I spotted this book in the "mystery" section while shelving at the store a couple months ago. Set in San Francisco, starting in the Japantown neighborhood. The setting spreads out to multiple locations in Japan. Main character is an American born-and-raised in Japan up until his teenaged years. The book's written by an American expat who's been living in Japan for over two decades. Tidbits of Japanese language, history, and "Japan Inc." scandal are included here and there. The title, cover design, back cover synopsis and reviews work together to scream "San Francisco! Japan! Considerable ounce of credibility!" And thus I was seduced into reading a mystery novel for the first time in Idontknowwhen.
Japantown: A Thriller by Barry Lancet
Jim Brodie is a single dad and art dealer who runs an antiques and art shop by trade. But since he also lived in Japan up until age 17, has aggressively practiced martial arts most of his life, and also holds a stake in his father's Tokyo-based P.I./securities firm, he also periodically serves as a consultant for the SFPD on all Asia-related cases. One night, a family of five is murdered in Japantown and Jim Brodie is called in to get to the bottom of it. At the crime scene Brodie notices a piece of paper with a curious kanji character written on it. This same kanji was found spray-painted in the driveway when his wife and her immediate family died in a fire in L.A., as well as at the scenes of other "accidental deaths" in Japan. As Brodie stubbornly investigates the truth behind these murders, he finds himself the target of Soga, an international kill-for-hire organization that's been making people disappear at the request of high-profile and high-power clients for over 300 years. Soga's trying to erase all traces of their deeds, and Brodie's nosing around is holding up their procedure. All of this is narrated in past tense by Jim Brodie himself.
Basically Japantown is an extremely violent story of how a consultant becomes the middle man, and how this small fish ends up fighting sharks head on while the untouchable big fish behind the whole scheme are too busy running the world in the shadows and using subordinates as pawns. It reads like a movie of dubious quality. Uncondensed, the plot's too thick and outlandish to keep straight on film, has too much going on, and relies on too much betrayal and backstabbing, too many hidden secrets, and too many (in)convenient coincidences.
But! As a book it's quite the fun guessing game. That's the one aspect regarding mystery novels that I'd forgotten about but have developed a new appreciation for due to reading Japantown. When you read a mystery novel, you're not only reading a book, but you're also playing a movie in your head as you read, and you're trying to guess at all the hidden truths before novel's end. All at the same time! Who's behind Brodie's wife's murder? Who's behind the Japantown murders? Why were these victims killed? Will Brodie and his daughter make it out alive? Who's really on their side? Barry Lancet spins an engaging and fast-paced web of intrigue and you probably won't guess who's who before he reveals everything at the end.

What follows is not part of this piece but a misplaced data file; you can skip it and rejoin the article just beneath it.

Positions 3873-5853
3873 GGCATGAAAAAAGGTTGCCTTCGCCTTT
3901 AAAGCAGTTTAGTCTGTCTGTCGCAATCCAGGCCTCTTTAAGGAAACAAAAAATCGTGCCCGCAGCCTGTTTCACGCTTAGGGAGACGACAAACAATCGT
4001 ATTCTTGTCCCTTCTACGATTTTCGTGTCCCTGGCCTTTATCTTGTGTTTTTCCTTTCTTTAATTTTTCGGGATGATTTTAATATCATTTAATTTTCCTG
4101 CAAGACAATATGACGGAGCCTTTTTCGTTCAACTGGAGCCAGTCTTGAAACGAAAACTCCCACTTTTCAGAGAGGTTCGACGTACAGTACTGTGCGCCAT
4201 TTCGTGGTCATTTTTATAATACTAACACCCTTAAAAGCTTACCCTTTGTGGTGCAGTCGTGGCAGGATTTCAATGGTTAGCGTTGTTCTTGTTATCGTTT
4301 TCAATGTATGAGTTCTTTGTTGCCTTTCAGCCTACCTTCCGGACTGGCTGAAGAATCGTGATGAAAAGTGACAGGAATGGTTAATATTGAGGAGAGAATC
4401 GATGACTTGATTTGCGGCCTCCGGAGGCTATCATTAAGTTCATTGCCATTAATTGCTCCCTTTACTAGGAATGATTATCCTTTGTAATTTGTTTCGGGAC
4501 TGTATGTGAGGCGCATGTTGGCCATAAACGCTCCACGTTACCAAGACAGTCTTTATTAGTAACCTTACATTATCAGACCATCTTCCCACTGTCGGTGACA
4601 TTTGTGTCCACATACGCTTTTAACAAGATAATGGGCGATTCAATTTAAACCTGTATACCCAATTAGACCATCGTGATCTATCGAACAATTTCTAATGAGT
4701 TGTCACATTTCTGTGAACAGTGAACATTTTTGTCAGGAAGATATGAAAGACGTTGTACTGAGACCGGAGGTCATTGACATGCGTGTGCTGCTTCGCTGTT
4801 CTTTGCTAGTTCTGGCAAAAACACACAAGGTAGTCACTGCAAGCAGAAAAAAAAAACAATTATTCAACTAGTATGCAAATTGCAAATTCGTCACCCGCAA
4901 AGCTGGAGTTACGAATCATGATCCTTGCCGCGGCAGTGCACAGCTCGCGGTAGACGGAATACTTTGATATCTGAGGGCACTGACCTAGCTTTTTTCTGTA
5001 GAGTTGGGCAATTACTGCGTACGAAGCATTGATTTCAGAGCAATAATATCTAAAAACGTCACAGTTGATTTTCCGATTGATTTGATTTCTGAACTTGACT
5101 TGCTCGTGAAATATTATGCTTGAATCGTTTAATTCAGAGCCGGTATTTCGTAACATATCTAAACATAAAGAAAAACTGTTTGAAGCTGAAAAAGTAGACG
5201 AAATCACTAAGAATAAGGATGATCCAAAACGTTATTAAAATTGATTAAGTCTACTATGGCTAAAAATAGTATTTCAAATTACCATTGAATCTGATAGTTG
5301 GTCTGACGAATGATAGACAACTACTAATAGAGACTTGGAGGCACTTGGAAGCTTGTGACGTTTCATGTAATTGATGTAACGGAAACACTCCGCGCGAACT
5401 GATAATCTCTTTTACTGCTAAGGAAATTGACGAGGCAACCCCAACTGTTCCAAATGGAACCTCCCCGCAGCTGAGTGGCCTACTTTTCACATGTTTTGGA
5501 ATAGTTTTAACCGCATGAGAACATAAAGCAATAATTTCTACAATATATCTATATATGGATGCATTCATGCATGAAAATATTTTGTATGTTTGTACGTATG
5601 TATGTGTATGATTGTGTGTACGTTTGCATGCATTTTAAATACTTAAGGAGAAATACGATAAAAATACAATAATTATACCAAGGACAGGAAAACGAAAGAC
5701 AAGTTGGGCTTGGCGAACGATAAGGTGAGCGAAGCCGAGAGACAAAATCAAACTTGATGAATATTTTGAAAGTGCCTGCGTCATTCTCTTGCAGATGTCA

At first I was convinced of my disinterest in reading the other books in this Jim Brodie series (a second one already published, a third with a 2016 release date, and a fourth "waiting in the wings"). According to the FAQ page on his site, each book is independent of the one before it, so it's not like I'd be missing anything. Please don't misunderstand, this novel's concept is interesting, and the fight scenes are detailed and well-written. But for me, as someone who isn't usually drawn to mystery/suspense/high octane action thrillers, Lancet's wild imagination overshadows the believability of this novel. What saved it at least a little bit for me is Lancet's passion for Japan and all things Japanese language, history, culture, and art. He's done his research and uses Japantown as a conduit for sharing said passion with readers, which I acknowledge and appreciate. Japantown may not be the most believable, but it's more than enough to keep you occupied during those long commutes or other periods of boredom. And for that, I just might give the second book a try. Not with any urgency, of course. But I might.
"Do you know what it's like to see your children go before you? It's a living death, Mr. Brodie. All your life's work wadded up like so much newsprint and thrown in your face. You know that your children and your children's children will not live beyond you, will not benefit from your achievements. When you die, all your work, all your accomplishments, die with you" (54).
"'You're telling me they sell death to grease business deals?'
'To 'smooth over' a buyout or merger, yes. Or to secure a promotion. Or protect their client's already lucrative position. Soga eliminates obstacles or threats when a carefully planned accident makes economic sense. Some would argue that such an idea is a logical extension of your American-style free market'" (213).